This post was written by Joelle E.K. Laszlo.
In a move that should surprise no one, the Councils responsible for the Federal Acquisition Regulation (“FAR”) have adopted a final rule prohibiting the award of a government contract using 2012 appropriated funds to an inverted domestic corporation or a subsidiary of one. First published in May 2012, the rule extends a de facto ban on direct contracting with inverted domestic corporations that first appeared in the 2008 Appropriations Act, and has been in each subsequent Appropriations Act, except the one from 2011.
For the purposes of the rule, the term “inverted domestic corporation” is a corporation that “used to be incorporated in the United States, or used to be a partnership in the United States, but now is incorporated in a foreign country, or is a subsidiary whose parent corporation is incorporated in a foreign country, that meets the criteria specified in 6 U.S.C. 395(b).” (The Internal Revenue Code defines the term differently.) As noted above, the ban extends only to direct contract awards; inverted domestic corporations and their subsidiaries are still eligible for subcontracts, and may be suppliers to government contractors and subcontractors. The ban may only be waived by an agency head in the interest of national security, and the waiver must be documented and reported to Congress.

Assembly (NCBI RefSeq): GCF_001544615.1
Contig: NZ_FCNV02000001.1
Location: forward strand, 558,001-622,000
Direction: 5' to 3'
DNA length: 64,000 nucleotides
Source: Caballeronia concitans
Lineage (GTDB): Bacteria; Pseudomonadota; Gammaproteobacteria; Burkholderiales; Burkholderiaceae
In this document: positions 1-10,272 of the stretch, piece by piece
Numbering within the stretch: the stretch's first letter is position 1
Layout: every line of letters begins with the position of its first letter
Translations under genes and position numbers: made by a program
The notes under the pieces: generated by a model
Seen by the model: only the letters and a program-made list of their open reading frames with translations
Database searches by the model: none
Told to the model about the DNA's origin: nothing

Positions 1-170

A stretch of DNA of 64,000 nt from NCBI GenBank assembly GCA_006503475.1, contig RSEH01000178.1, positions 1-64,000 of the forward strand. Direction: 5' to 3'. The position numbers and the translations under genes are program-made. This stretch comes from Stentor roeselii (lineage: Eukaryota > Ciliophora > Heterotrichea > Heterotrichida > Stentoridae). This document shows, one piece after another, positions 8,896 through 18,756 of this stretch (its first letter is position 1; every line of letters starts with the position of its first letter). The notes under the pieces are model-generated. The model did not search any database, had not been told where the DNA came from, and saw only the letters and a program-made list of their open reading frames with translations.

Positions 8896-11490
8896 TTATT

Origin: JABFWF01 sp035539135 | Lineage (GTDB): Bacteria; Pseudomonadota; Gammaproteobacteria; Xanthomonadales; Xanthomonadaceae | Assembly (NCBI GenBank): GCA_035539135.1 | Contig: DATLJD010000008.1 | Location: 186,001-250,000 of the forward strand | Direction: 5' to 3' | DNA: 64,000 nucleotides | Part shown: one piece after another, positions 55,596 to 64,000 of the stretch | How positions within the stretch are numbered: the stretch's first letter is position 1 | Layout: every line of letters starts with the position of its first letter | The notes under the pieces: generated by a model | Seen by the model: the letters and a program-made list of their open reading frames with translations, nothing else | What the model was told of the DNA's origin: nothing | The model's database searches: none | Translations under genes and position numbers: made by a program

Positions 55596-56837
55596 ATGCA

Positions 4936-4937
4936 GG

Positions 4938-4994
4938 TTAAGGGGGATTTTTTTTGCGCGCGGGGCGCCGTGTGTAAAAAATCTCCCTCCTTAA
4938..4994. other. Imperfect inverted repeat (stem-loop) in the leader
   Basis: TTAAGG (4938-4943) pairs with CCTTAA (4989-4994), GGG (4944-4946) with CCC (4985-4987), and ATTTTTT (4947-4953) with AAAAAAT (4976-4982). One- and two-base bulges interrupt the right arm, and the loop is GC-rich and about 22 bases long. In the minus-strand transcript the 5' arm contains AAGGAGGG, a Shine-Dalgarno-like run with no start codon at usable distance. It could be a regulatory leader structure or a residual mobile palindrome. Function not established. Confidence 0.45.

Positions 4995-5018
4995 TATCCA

Though fiscal year 2012 is long over, the presence of the Continuing Appropriations Act keeps the government’s use of 2012 funds relevant (at least until that Act expires March 27). When seeking a prime contract, a contractor must represent that it is not an inverted domestic corporation or subsidiary of one. If a contractor reorganizes as an inverted domestic corporation while performing a contract, it may be required to complete performance without payment. Thus any contractor in the midst of performance on a 2012 contract and thinking about relocating to Bermuda or the Caymans should consider itself duly warned.